A few years ago I surprised my wife by making her crème brûlée for her birthday. She was stunned—the extent of my cooking at that time was limited to boiled eggs and burnt toast. Before attempting it, I spent some time finding a recipe with clear instructions to follow. With the recipe holding my hand every step of the way, I cooked my way into being a hero for the day.
In hindsight, there wasn’t much to lose if I messed it up; we’d be disappointed and crème brûlée-less, but still fully capable of celebrating. In the world of fabricating printed boards, there’s much more at stake. A bad PCB manufacturing build can run up costs and even put your job at risk. Once your board leaves your hands, you have to trust your PCB fabricator. If you don’t like a blind trust, then you can take steps to enable their success by communicating clear instructions through the fabrication drawing.
A poor fab drawing has the possibility of slowing down your fabrication process, and even canceling the board outright. In the same way that a recipe is started from basic ingredients, your fab drawing will also need some basic ingredients. From there it will then require some additional features that are unique to the board that you are designing. As a good cook expertly uses kitchen tools to create their masterpieces, we’ll see how you can do the same with the CAD tools that you use to design your board with. Without further delay then, let’s open up this oven and take a look inside to see what’s cooking.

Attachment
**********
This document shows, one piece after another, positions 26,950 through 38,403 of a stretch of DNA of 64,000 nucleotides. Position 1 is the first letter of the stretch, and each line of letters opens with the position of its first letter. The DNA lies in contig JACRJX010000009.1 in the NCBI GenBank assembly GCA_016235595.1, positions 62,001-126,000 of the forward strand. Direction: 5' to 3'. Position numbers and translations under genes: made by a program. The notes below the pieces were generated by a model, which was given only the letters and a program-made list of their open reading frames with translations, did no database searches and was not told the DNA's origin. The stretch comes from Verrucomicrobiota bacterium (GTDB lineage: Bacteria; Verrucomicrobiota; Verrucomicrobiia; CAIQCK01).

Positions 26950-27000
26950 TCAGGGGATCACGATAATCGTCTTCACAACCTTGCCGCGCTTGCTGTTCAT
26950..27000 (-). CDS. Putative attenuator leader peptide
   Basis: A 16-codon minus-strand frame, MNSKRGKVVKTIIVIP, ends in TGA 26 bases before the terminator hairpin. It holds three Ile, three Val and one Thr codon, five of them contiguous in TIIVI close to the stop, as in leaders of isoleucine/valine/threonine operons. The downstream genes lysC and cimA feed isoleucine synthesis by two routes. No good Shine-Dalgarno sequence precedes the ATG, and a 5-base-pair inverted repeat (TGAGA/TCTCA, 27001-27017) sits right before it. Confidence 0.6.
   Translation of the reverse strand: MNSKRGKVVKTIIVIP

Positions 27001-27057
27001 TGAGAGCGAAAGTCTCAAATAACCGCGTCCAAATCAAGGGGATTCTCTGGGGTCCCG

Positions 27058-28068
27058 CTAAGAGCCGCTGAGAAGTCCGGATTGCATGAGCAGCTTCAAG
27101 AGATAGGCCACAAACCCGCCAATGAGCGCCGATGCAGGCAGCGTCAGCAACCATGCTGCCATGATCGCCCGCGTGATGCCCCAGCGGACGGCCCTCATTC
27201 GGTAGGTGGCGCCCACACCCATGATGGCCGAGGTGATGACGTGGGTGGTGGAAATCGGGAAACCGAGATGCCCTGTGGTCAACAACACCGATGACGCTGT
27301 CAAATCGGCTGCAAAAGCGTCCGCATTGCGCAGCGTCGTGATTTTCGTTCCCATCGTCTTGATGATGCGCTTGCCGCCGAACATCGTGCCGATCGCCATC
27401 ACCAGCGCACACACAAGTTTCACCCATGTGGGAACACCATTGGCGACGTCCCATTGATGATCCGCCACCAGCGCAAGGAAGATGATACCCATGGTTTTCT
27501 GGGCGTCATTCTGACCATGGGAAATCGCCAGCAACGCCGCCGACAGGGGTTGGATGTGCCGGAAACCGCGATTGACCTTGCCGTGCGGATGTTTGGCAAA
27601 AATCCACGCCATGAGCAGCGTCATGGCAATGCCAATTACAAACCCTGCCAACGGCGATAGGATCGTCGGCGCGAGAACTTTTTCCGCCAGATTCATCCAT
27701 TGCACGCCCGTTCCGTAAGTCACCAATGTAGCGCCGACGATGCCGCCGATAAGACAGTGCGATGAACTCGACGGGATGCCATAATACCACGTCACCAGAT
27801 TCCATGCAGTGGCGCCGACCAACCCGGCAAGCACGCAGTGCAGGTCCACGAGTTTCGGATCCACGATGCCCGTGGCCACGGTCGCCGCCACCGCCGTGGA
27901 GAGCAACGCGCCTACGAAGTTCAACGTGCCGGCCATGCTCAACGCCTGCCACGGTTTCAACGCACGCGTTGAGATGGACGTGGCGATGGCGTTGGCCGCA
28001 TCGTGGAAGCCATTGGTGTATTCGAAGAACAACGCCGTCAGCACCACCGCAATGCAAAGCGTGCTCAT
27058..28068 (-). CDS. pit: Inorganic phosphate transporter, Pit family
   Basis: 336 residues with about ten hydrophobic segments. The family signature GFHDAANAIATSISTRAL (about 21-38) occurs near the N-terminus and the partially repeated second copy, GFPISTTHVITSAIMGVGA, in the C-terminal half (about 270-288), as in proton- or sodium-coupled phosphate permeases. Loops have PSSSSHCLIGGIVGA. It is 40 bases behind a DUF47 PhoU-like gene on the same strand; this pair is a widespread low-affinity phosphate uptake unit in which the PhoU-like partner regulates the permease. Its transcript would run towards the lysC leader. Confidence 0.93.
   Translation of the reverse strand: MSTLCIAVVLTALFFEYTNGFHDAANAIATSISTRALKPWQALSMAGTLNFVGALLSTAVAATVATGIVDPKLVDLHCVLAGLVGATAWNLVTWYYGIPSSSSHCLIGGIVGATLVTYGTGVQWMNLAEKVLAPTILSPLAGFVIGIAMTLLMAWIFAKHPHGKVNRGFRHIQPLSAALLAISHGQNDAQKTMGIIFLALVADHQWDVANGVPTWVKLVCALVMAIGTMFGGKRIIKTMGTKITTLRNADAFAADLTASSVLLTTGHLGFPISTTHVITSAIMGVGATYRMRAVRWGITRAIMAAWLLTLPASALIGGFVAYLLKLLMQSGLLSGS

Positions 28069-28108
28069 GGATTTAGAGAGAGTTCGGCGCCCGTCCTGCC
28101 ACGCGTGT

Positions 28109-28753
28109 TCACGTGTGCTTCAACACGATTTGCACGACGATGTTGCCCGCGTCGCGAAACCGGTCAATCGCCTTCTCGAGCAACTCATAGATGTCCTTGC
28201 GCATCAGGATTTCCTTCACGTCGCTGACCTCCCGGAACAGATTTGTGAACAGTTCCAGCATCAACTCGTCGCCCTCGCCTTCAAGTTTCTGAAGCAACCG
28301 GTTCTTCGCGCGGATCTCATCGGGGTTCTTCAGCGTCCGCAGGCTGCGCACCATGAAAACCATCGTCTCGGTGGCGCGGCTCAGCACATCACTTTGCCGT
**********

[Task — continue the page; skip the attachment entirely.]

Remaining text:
Printed CircuitB boards off the fabrication line ready for assembly
PCB Fabrication Drawing Sample Basic Ingredients
Just like crème brûlée is only eggs, cream, and sugar, a fab drawing can be reduced to a handful of basic instructions. These are some of the most direct and key things to communicate with your drawing:
Board outline: This is the outline of your PCB design along with slots, cutouts, or other features in it that the fabricator will have to create. Remember that this is not a drawing for the assembly of the board, so any mechanical features that use the slots and cutouts do not need to be shown.
Drill hole locations: Every hole that will be drilled in the board should be shown within the board outline and represented by unique symbols. Although your fabricator will use the drill file that you send them for the actual hole locations, the drill symbols here are needed for reference.
Drill chart: This chart, also known as a “drill schedule”, will identify each drill symbol with its finished hole size and quantity. This will allow the fabricator to easily find specific hole sizes on the fab drawing.
Dimensions: You will want to add dimensions on the fab drawing to show the overall length and width of the board. You will also want to dimension the locations and sizes of any slots, cutouts, or other unique board outline features.
Layer stackup view: This is a side view of the board to show the actual layer stackup of the board. You will use pointers to detail the makeup and width of the board layers as well as the prepreg and cores between the layers.
Fabrication notes: These are the actual build instructions that you will add to the fab drawing in the text. They will include basic PCB fabrication drawing instructions, references to industry standards & specifications, and locations for special features.